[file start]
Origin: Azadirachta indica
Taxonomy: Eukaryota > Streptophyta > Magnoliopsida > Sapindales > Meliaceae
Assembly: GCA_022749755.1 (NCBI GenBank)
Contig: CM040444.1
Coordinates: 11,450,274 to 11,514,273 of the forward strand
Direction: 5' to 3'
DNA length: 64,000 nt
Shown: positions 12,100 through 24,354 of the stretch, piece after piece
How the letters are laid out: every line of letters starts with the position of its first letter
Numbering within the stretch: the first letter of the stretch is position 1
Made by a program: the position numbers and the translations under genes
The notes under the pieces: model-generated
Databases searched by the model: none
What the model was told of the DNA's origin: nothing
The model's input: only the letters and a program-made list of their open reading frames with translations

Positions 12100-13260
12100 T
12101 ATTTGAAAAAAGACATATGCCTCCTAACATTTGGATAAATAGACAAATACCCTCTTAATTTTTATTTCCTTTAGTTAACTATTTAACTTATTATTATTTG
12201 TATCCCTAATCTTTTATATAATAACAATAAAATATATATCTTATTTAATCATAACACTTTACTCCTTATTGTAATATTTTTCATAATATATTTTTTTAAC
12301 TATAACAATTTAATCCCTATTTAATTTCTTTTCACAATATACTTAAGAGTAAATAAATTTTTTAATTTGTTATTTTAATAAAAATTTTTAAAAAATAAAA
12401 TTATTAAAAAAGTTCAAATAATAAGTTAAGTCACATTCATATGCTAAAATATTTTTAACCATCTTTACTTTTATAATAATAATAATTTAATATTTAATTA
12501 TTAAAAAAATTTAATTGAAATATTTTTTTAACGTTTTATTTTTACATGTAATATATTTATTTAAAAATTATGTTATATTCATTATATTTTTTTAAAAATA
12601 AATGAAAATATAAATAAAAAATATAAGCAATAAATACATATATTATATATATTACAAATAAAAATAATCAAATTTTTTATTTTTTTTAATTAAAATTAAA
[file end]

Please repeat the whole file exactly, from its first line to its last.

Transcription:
Origin: Azadirachta indica
Taxonomy: Eukaryota > Streptophyta > Magnoliopsida > Sapindales > Meliaceae
Assembly: GCA_022749755.1 (NCBI GenBank)
Contig: CM040444.1
Coordinates: 11,450,274 to 11,514,273 of the forward strand
Direction: 5' to 3'
DNA length: 64,000 nt
Shown: positions 12,100 through 24,354 of the stretch, piece after piece
How the letters are laid out: every line of letters starts with the position of its first letter
Numbering within the stretch: the first letter of the stretch is position 1
Made by a program: the position numbers and the translations under genes
The notes under the pieces: model-generated
Databases searched by the model: none
What the model was told of the DNA's origin: nothing
The model's input: only the letters and a program-made list of their open reading frames with translations

Positions 12100-13260
12100 T
12101 ATTTGAAAAAAGACATATGCCTCCTAACATTTGGATAAATAGACAAATACCCTCTTAATTTTTATTTCCTTTAGTTAACTATTTAACTTATTATTATTTG
12201 TATCCCTAATCTTTTATATAATAACAATAAAATATATATCTTATTTAATCATAACACTTTACTCCTTATTGTAATATTTTTCATAATATATTTTTTTAAC
12301 TATAACAATTTAATCCCTATTTAATTTCTTTTCACAATATACTTAAGAGTAAATAAATTTTTTAATTTGTTATTTTAATAAAAATTTTTAAAAAATAAAA
12401 TTATTAAAAAAGTTCAAATAATAAGTTAAGTCACATTCATATGCTAAAATATTTTTAACCATCTTTACTTTTATAATAATAATAATTTAATATTTAATTA
12501 TTAAAAAAATTTAATTGAAATATTTTTTTAACGTTTTATTTTTACATGTAATATATTTATTTAAAAATTATGTTATATTCATTATATTTTTTTAAAAATA
12601 AATGAAAATATAAATAAAAAATATAAGCAATAAATACATATATTATATATATTACAAATAAAAATAATCAAATTTTTTATTTTTTTTAATTAAAATTAAA